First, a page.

There’s been a lot of debate about how India will go into the World Cup, but it’s the nation’s bench strength rather than their playing XI that is prompting these uncertain questions.
Sr Lankan cricket slid into the murky depths of despair after a disastrous Indian invasion that reduced them to a less-than-amateur opposition. The ensuing mental scarring will undoubtedly remain with them for a long, long time.
Thrashed in all formats of the game by a relentless opposition, Sri Lanka’s administration will have a lot of explaining to do to the team’s adoring fans, who are disgusted with the shortsightedness of their planning to fill in the gaps of the retiring superstars, which has left the team with a yawning gap that will take a lot of filling.
Adding to their woes is the departure of South African coach Graham Ford, who was forced to abandon a team he was carefully nurturing into a respectful opposition with the available talent due to meddling by a manager appointed by the cricket board whose only credentials was being a hero in a world cup-winning team more than two decades ago but who had no accomplished coaching skills.
Now, like a ship without a rudder, the team lurches from one thrashing to another. Even minnows such as Afghanistan and Ireland, the latter now being coached by Ford, look capable of beating them if they were to cross paths.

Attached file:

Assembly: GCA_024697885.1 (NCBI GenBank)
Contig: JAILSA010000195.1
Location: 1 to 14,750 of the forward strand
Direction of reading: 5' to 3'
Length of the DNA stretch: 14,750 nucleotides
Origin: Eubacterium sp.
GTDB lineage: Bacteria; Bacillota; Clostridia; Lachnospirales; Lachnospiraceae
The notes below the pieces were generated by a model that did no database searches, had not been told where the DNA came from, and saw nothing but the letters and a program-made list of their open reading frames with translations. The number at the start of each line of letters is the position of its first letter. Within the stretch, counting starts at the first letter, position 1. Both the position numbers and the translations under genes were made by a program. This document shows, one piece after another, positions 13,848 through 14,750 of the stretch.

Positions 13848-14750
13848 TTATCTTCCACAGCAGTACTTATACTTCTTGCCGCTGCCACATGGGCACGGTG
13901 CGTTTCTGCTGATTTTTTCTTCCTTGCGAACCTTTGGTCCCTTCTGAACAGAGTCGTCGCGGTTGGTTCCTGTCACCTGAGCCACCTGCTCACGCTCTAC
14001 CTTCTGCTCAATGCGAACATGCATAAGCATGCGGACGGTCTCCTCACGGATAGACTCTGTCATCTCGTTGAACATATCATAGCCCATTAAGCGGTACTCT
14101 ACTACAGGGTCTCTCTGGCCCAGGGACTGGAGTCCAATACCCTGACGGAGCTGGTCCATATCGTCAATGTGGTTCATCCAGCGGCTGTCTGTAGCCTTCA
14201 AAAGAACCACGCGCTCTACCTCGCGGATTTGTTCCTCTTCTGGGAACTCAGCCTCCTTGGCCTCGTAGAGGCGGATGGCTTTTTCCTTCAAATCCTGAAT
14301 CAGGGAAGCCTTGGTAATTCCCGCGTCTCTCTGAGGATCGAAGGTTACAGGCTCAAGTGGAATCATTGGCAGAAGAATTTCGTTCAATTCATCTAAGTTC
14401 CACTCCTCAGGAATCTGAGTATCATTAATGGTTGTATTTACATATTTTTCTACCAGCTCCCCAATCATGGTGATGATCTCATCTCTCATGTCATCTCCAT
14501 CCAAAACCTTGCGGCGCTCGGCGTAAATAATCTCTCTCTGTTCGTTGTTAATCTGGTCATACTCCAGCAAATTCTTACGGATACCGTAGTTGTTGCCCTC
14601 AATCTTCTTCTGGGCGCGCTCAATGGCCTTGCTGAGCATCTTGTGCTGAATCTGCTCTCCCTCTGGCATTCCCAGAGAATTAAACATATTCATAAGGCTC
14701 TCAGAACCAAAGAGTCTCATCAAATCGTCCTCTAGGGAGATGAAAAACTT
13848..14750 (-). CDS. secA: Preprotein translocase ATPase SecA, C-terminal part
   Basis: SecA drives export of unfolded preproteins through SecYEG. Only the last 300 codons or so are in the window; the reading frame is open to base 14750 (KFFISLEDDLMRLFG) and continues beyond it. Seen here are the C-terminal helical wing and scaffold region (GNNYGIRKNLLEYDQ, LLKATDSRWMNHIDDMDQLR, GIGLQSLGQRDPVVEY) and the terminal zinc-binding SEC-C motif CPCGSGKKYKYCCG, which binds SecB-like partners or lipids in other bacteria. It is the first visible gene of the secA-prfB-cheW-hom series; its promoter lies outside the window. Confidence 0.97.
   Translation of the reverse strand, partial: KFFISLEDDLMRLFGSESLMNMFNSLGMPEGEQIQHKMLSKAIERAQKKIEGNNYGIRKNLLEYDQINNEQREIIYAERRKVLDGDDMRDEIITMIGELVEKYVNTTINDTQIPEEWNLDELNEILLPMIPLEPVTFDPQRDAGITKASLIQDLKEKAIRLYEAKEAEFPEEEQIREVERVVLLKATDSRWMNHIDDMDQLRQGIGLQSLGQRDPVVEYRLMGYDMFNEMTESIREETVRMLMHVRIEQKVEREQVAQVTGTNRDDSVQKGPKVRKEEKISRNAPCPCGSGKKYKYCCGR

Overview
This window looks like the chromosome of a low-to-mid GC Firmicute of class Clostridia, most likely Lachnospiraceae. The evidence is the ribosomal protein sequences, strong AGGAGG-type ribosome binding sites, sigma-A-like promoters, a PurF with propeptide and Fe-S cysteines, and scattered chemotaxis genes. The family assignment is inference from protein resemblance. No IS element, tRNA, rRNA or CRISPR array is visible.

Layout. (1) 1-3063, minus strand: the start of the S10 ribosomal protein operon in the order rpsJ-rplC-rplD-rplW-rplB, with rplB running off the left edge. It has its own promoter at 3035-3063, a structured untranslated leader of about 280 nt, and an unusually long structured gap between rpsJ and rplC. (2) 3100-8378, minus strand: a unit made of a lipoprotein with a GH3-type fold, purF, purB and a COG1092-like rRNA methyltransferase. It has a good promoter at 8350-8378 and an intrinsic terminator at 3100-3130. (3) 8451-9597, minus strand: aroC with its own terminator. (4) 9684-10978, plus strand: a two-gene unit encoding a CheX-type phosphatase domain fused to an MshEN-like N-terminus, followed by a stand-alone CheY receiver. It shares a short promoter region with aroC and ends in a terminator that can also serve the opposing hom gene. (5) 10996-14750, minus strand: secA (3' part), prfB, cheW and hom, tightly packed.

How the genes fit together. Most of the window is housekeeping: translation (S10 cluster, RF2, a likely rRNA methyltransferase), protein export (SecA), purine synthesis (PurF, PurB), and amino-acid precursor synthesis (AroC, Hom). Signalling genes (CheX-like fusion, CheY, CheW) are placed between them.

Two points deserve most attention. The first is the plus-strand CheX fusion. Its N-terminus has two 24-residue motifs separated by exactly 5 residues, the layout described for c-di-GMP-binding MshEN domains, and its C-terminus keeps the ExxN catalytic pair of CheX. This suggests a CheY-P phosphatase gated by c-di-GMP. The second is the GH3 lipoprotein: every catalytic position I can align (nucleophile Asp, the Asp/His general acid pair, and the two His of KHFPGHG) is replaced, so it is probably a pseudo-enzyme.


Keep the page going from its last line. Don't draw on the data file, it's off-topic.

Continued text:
A closer analysis will reveal that there is no lack of talent, just bad management of the available talent, mainly due to the consistent chopping and changing of the team which cannot achieve cohesiveness as a result.
They had a knowledgeable manager in Charith Senanayake, who had fewer credentials in a winning Sri Lankan team but did possess excellent cricketing acumen during his tenure. But politics decreed that these were not the required credentials for the job. The current set up comprises mostly political appointments.
After the Indian debacle, the selection committee has tendered their resignation, leaving the team in more turmoil. But the winds of change may in some ways be a miracle of sorts which may bring in people who have the game and its future at heart.
Playing in home conditions, Sri Lanka had no answer to the Indian onslaught, outplayed in every department of the game. The fact that they struggled to make runs in familiar conditions while the Indians thrived on the toothless Sri Lankan attack and offered almost no resistance in the three formats speaks volumes for the lack of mental preparation and obvious distraction from matters unrelated to cricket.
Upwards and onwards is the only avenue left to Sri Lanka, who by their lack of application will now have to battle the minnows as they seek qualification to the upcoming world cup in 2019.